The USS Irwin (DD-794) went alongside the burning carrier to port. In a heroic saga that brought Irwin the award of the Navy Unit Commendation, she braved raging flames, violent explosions, falling debris, and exploding shells as she went alongside Princeton. Fighting dense black smoke in a choppy sea, she rigged hoses and fought fires in the forward part of Princeton’s hangar deck.

At 1524, another, much heavier explosion, possibly the bomb magazine, blew off the carrier's stern and with it the after flight deck. The cruiser Birmingham (CL-62), who also came alongside to fight fires, suffered heavy damage and casualties. Irwin immediately dispatched boats and her men dived into icy seas to rescue survivors. Though damaged herself, the destroyer stood at close quarters until she had rescued 646 men from the sea and from the decks of Princeton. the carrier's 646 crew were packed like sardines on the small destroyer's decks.

Efforts to save Princeton continued, but at 1604 the fires won. Boats were requested to take off remaining personnel and shortly after 1706, Irwin (DD-794) began to fire torpedoes at the burning hulk. At 1746, after the Irwin's torpedoes turned around and chased the Irwin, the Reno (CL-96) relieved Irwin and at 1749 the last, and biggest, explosion occurred. Flames and debris shot up 1000-2000 feet. Princeton's forward section was gone. Her after section appeared momentarily through the smoke. By 1750 she had disappeared and sunk. 10 officers and 98 enlisted men were lost in the attack the aftermath, but 1,361 of her crew survived. R. Gallatin, 19 years old at the time recalled: "In a way, it was a miracle that so many men could be saved as well as myself. The ship was a burning inferno!"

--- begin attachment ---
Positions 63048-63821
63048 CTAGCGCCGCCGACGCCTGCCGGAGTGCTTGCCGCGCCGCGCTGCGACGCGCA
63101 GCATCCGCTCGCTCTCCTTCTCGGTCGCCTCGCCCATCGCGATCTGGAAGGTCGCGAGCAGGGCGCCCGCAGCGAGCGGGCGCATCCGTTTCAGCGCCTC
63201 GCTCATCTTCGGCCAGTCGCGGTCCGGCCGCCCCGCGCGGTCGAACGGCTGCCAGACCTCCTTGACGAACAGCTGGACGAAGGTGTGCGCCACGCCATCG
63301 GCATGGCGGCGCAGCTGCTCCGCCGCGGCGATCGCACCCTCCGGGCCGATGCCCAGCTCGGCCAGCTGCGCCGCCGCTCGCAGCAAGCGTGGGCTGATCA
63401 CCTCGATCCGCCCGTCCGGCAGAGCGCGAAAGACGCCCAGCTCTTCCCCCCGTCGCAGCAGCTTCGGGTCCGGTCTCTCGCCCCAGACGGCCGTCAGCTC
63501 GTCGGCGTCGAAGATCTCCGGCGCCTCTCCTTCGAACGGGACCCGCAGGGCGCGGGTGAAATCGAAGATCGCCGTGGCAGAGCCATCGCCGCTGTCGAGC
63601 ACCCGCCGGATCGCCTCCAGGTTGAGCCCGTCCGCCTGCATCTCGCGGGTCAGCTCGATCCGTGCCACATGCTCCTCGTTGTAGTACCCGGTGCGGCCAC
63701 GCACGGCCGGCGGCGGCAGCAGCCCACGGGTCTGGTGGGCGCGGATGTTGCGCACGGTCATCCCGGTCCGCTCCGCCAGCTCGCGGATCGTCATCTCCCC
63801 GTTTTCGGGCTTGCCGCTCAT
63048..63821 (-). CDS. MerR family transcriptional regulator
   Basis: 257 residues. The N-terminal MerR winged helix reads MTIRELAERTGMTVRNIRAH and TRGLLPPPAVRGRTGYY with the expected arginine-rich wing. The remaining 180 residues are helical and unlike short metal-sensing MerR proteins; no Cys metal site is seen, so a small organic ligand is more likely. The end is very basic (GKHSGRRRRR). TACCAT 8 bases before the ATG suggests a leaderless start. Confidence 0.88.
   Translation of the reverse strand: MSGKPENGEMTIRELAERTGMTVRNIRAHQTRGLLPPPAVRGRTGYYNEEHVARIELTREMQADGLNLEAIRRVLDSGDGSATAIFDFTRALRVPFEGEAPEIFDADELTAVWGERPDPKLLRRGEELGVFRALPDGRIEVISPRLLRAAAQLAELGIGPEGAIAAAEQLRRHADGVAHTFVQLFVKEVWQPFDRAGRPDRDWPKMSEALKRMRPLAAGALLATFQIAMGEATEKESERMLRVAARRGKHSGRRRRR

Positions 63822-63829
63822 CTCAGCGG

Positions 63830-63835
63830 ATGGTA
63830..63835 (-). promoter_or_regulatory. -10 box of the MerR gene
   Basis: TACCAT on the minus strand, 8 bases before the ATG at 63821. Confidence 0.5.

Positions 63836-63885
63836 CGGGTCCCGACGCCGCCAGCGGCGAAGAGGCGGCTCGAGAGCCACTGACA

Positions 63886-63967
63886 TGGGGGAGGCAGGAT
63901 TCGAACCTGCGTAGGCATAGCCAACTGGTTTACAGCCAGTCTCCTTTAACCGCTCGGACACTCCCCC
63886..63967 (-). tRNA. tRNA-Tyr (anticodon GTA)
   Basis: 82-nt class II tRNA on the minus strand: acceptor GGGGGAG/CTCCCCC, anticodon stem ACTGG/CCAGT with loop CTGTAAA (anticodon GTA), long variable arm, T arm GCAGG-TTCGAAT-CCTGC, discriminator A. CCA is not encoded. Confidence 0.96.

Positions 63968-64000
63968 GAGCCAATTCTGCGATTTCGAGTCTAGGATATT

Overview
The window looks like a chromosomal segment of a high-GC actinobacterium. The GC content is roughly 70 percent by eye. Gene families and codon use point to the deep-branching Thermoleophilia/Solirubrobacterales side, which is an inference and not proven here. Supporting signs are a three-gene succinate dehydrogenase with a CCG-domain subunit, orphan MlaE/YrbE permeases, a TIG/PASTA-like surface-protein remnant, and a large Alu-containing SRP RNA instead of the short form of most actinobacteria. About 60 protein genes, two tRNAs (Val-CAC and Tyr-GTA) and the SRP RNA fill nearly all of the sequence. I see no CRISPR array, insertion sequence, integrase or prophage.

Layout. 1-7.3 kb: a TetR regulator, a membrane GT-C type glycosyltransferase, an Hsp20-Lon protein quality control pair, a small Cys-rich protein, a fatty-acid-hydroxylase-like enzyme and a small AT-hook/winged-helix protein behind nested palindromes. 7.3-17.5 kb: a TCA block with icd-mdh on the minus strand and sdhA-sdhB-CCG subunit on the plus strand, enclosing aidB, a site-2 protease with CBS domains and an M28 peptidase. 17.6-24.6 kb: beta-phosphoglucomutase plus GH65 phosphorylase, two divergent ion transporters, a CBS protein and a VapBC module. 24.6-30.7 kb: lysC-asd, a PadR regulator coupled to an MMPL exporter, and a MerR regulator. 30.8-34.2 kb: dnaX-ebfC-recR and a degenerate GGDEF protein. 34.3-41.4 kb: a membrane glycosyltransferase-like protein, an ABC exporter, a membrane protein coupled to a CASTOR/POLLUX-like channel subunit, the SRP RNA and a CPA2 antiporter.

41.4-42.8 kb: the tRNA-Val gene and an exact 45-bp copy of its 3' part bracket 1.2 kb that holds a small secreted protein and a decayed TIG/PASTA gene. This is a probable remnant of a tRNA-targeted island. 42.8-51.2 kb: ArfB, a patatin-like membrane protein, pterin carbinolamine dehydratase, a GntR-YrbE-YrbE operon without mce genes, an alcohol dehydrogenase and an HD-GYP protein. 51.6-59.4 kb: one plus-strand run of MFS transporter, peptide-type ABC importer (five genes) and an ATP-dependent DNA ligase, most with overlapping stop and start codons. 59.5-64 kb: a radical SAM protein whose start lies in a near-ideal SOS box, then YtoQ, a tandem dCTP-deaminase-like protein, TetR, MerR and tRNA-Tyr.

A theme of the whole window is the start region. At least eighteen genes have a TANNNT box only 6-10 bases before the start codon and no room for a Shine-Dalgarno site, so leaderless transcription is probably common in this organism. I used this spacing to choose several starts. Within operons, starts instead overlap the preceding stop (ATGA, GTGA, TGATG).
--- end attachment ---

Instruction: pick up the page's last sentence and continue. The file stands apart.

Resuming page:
Contribute Information
Are you a relative or associated with any person mentioned?
Do you have photos or additional information to add?

Last Updated
May 3, 2016




    All rights reserved.  
  Pacific Wrecks Inc. is a non-profit 501(c)(3) charity dedicated to bringing home those Missing In Action (MIA) and leveraging new technologies in the study of World War II Pacific and the Korean War.  
Facebook Twitter YouTube Google Plus Instagram
Forum Updates People Museums Reviews Submit Info How You Can Help